Stage: Time for an eco-conscious theatre that puts environment centre stage?
'Art, everybody knows, completes what nature is unable to finish." By that, Aristotle meant that an individual's potential for change can be shown as brought to realisation through art. It would be nice if he was referring to 'nature' as the phenomena of the physical world, its plant-life and animals, now depressingly at risk.
In theatre, we've often seen the physical world thrown out of whack. Sophocles's Oedipus Rex begins with the ancient Greek city Thebes ravaged by a plague, an act of divine retribution, we learn, because the previous king's murderer remains uncaught. Greek audiences, circa 426 BC, viewed environmental disturbance no less than an act of the god Apollo.
Really, is the mighty storm that faces off with Shakespeare's King Lear any more than a character device? When the king, shook by his daughters' revolt, runs out to meet the tempest, it seems a conveniently timed reflection of his own madness. No further evidence was needed in the Abbey Theatre's 2013 production, when Owen Roe's Lear surprisingly ascended onto an elevated platform for the chaotic scene, that the monarch, in fact, is the storm.
History has shown that playwrights often pass themselves off as climate specialists. Hot spells are vividly a part of Tennessee Williams' work, where climbing temperatures push characters' unexpressed desires to breaking point. More recently, Meadhbh McHugh's 2016 play about duelling sisters, Helen and I, was set during a heatwave, finally giving way to cleansing rainfall at the end.
But as worldly temperatures and extinction rates reach new records, isn't it time to think ethically about representations of the physical world in theatre? The poet William Wordsworth could only summarise nature in limited measure: "a sense sublime / Of something far more deeply infused, / Whose dwelling is … the blue sky, and in the mind of man". But such lines are a good reminder that art should approach the physical world as if humanity were complicit in its state of being, not the other way around.
A well-timed intervention can be traced to Japan. In 2011, the country was brought to the brink of environmental catastrophe when nuclear reactors at the Fukushima Daiichi power plant went into meltdown. Japanese national feeling, urged on by slogans such as 'We mourn together with the afflicted', accepted national unity as a priority. A hard, critical stance on the incident from the public, however, was widely invisible.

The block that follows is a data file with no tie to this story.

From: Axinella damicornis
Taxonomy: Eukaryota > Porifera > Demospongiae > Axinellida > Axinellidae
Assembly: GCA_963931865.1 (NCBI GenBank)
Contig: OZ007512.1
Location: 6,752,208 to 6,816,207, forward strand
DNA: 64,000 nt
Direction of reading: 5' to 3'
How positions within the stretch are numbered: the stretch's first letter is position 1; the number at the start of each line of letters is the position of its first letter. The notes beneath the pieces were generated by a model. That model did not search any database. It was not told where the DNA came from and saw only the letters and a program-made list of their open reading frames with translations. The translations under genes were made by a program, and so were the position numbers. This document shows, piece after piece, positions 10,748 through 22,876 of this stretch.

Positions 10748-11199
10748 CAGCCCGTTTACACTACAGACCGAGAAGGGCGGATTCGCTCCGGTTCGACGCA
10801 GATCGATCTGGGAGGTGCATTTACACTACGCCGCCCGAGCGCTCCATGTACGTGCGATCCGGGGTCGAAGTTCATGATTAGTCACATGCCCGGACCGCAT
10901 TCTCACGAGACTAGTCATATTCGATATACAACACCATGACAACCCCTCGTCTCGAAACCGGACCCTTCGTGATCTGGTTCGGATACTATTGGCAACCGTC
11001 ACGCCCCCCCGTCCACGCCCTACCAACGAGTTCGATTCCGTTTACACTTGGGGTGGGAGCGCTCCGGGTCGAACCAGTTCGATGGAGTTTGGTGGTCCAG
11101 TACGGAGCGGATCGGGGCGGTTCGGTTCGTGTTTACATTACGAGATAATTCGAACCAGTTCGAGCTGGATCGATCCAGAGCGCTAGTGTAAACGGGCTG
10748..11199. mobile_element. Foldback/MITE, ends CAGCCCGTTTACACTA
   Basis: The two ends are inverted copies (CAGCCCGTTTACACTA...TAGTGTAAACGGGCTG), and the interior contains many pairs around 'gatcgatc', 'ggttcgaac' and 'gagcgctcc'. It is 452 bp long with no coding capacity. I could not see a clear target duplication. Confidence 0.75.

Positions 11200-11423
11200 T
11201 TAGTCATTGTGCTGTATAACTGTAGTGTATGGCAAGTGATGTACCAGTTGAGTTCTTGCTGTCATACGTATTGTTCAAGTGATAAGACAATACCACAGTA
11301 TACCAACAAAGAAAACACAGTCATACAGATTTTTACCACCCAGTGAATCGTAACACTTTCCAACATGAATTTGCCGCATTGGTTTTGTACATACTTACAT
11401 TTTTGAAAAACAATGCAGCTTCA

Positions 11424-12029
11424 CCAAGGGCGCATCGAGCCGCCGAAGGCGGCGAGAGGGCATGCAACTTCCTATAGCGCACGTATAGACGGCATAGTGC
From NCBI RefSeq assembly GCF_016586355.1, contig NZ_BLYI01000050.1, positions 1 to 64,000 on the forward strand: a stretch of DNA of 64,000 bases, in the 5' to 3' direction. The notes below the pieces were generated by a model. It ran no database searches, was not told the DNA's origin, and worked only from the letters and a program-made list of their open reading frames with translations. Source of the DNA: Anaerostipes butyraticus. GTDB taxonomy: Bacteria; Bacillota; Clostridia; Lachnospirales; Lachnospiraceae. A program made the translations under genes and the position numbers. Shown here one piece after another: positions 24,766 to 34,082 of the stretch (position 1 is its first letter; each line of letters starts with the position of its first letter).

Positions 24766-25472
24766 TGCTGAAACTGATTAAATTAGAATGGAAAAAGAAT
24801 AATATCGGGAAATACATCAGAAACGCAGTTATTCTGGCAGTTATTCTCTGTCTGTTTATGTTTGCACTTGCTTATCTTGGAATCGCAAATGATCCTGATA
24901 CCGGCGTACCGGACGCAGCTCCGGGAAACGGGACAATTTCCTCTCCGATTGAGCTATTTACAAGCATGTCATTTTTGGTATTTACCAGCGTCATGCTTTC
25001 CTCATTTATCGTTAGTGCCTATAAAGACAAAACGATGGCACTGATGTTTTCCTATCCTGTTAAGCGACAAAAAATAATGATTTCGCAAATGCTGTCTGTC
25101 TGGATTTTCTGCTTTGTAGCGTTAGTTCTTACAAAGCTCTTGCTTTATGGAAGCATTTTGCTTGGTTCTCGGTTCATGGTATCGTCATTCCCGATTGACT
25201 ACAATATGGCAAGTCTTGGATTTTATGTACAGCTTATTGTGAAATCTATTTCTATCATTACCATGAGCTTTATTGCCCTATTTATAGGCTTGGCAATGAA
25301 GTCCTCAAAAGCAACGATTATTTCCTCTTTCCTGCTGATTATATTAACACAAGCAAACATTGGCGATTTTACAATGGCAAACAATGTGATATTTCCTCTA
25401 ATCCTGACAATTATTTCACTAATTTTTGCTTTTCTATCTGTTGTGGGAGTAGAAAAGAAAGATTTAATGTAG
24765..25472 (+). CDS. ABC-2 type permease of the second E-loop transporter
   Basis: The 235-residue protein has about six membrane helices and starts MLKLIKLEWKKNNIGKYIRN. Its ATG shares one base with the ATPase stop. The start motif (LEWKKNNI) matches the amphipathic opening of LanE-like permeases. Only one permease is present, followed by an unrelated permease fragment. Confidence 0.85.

Thirteen months later, playwright Toshiki Okada presented a swift response for his theatre company Chelfitsch with the play Genzaichi (Current Location). This parable of the Fukushima incident shows residents of an unnamed village alarmed by a bizarre blue cloud that has arrived in the sky. A messenger interprets the phenomenon as an old prophecy, signalling the obliteration of the village. But others fear that speaking out would seal their exclusion from society, and remain aggressively resistant to the warning. Passivity, in Okada's play, is more dangerous than activism.
Current Location is already well travelled. In 2014, the Bristol-based company FellSwoop presented a solid adaptation by director Bertrand Lesca and dramaturg Josh Goulding. The play's non-descript setting, populated by actors speaking in English accents, became strikingly resonant for a new locale.
Understandably, some playmakers might want their eco-criticism more implicit than explicit. In 2011, Duncan Macmillan's two-hander Lungs (proving its name, in a breathlessly fast staging by English company Paines Plough) portrayed a couple wanting to have a child. In making their decision, a woman considers the consequences of introducing a new human to the planet, totalling a carbon footprint of 10,000 tonnes of CO2: "That's the weight of the Eiffel Tower. I'd be giving birth to the Eiffel Tower".
In 2011, Lyn Garder, a critic for The Guardian, observed that theatre in the UK has seen a growing engagement with climate change. In Ireland, the engagement has only been seen in dribs and drabs. That's not to say those approaches haven't been hard-fought. In 2015, Louise White's offsite piece Mother You offered a candid look at community effort based on the Abbeyleix Bog Project in Laois - a conservation venture to protect local bogland from property development. By staging it inside an unused commercial property in Dublin's Smithfield Square, White's production made an eloquent case for a community's right to recreational space.
It's also hard to deny the activist zeal of Mark Doherty's BEES!, a musical for young audiences, staged with aplomb by WillFredd Theatre in 2015. This immensely fun tale about a late-hatching bee's quest to catch up with her swarm worked to dispel fears about the insects, now dwindling in numbers, and emphasised their pivotal role in pollination and its far-reaching effects.
There are more reasons to remain hopeful that the industry will continue searching for strategies to deal with encroaching environmental disaster. Dublin Theatre Festival and Theatre Forum have organised an upcoming public talk with Ruth Little, a dramaturg with Cape Farewell - the international project galvanising artistic responses to climate change. It's a good start.
Signs of the disintegrating physical world have long fallen on deaf ears. Artists, however, are extremely well placed to spin those signs into something that can stir. That stands to put a new take on an old idea. Art may yet complete what nature is unable to finish.
A public interview with Ruth Little takes place in Festival House, Templebar on Monday at 5pm. Spaces can be reserved at theatreforum.ie